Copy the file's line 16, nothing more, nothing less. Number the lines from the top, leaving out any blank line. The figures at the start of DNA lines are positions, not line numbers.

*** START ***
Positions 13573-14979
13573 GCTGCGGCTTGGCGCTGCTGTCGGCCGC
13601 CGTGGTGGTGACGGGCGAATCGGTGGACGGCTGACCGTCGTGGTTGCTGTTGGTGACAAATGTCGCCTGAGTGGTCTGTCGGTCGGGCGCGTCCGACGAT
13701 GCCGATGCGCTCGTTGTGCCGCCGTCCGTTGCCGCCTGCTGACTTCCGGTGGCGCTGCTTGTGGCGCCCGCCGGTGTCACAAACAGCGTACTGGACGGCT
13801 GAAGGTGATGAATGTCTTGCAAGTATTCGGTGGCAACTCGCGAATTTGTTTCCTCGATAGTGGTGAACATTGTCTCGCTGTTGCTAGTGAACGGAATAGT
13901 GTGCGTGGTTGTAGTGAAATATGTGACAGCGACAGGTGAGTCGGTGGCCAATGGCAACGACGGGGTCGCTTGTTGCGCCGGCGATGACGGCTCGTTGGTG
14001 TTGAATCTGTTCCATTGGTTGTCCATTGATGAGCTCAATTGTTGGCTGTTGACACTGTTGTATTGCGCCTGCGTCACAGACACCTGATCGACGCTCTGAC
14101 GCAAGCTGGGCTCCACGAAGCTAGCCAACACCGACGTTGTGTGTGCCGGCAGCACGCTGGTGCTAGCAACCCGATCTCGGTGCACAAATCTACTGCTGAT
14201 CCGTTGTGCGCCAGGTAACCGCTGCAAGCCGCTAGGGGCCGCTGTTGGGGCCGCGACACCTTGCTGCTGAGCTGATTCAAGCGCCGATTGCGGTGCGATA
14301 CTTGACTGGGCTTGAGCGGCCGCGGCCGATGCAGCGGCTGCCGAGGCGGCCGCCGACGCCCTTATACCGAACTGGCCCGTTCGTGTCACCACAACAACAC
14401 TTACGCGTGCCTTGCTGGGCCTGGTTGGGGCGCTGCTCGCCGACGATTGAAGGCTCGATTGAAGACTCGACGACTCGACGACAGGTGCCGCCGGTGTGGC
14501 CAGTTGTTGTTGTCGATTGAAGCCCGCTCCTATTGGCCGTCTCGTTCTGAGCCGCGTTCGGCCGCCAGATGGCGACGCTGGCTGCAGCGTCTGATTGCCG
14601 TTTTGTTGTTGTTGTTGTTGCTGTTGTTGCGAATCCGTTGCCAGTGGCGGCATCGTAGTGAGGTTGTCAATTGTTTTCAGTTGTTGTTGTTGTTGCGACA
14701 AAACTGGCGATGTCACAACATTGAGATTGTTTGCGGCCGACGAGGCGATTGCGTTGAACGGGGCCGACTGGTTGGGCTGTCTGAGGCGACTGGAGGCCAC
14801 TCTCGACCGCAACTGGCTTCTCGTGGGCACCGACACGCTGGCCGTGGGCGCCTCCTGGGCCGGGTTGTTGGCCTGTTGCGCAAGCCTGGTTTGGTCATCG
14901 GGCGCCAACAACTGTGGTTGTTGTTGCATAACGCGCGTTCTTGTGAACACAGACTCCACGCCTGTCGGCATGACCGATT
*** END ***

14901 GGCGCCAACAACTGTGGTTGTTGTTGCATAACGCGCGTTCTTGTGAACACAGACTCCACGCCTGTCGGCATGACCGATT